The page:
Yesterday I was sparring with a commentator on TGA. He made the point that many people have become too sensitive to others who point out the error of their ways.
I do not necessarily disagree. Sometimes I think people do need to man-up and lighten up a bit.
However, he used the example of the news anchor who rec’d a letter from a man who told her that her poor physical condition was a bad role model to young women. (She was fairly overweight.) My reader seemed to think she had overreacted to his constructive criticism.
Rather than reflecting on this man’s words and then fixing herself, she asked some very pointed questions:
- Did he think she was unaware that she was overweight and needed him to point this out?
- Did he think that a woman he admitted he seldom watched on TV would care about his opinion?
- Is there a particular reason why she should care what he thinks?
- Did he bother to get to know her, the three daughters she’s raising, and the other aspects of her life?
- She basically told him to mind his own business and go jump in a lake.
Back to our discussion.
I tried to think of a way to explain in my usual acid, sarcastic way that not everyone is all that thrilled with unsolicited advice. Especially when it’s about something extremely personal, such as as whom one shares his life with.
But that seemed like too much work. So I told him to go ask his fat wife what she thought about the news anchor’s reaction.
It did not go over well. At all.
Then to add insult to injury, I suggested she consider losing some weight and gaining some ambition so they could have some nicer things in life. Then I insulted her complexion and told her she’d feel better if she did something about it, and that the department stores would offer her free advice.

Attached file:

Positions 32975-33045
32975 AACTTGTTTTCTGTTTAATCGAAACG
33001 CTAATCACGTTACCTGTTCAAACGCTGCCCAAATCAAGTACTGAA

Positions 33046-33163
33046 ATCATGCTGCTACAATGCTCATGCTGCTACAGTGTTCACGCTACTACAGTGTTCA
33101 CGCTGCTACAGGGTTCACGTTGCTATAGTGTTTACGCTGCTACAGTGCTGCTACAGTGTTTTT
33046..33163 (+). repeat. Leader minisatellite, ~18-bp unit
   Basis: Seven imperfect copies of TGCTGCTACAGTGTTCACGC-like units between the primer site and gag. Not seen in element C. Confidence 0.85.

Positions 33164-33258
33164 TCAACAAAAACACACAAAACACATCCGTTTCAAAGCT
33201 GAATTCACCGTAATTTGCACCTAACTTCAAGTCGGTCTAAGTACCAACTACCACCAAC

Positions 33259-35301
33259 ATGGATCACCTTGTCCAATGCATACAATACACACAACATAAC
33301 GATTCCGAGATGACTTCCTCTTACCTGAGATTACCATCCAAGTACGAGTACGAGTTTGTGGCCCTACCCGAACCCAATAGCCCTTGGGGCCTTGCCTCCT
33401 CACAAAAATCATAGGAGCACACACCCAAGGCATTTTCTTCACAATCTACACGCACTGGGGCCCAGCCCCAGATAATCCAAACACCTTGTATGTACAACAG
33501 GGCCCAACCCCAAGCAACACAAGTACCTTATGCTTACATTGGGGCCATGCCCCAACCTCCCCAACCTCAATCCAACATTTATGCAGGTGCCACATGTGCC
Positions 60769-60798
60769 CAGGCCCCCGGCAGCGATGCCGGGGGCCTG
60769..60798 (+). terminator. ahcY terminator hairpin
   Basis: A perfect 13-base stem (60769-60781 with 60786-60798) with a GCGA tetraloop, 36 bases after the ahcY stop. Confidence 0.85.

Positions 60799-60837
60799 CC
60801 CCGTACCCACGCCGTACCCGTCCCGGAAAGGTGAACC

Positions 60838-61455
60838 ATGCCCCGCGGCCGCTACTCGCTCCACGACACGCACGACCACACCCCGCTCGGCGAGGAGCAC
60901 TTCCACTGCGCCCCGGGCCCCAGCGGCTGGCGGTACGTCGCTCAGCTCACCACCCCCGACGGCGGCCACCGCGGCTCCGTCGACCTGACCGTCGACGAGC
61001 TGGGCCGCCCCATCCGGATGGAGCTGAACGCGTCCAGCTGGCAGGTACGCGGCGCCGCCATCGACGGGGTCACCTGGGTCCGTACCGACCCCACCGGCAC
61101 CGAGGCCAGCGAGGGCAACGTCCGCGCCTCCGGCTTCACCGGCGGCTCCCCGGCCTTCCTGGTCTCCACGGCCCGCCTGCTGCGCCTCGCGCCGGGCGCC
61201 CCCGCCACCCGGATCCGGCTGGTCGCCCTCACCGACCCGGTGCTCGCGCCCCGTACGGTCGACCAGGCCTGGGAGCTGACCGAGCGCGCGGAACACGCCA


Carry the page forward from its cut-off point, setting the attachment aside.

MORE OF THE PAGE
And I closed each suggestion with the assurance I was only saying this out of love and had only their best interests at heart.
Here’s a newsflash: Gay people are real people. With real feelings. And people they love.
When a naive college student proclaims in the media that the most important relationship in my life is sinful, she needs to be prepared for some heavy push-back coming her way.
I’m thrilled she has an opinion and the opportunity to share it.
The reality is what she thinks of my life and my relationship with Ricky doesn’t mean squat to us. And I’m really not interested in reading about it in the newspaper, any more than she’d be interested in reading about why I think she has some unresolved issues with her controlling parents.
She has every right in the world to live as she chooses, and zero right in the world to force her beliefs into our legal system.
To head off the obvious coming comments, making gay marriage legal does not mean you will be required to marry someone of the same gender, so knock it off. You actively accessed my blog page, so if you don’t want to hear what I have to say, that is 100% within your control.
And the bestiality argument is lame, so save it.
Today’s Gay Agenda: I regret hurting the feelings of the commentator’s wife. And I also hope they got a glimmer of what it feels like to have a complete stranger shout from the rooftops what he thinks of your life and the one you love.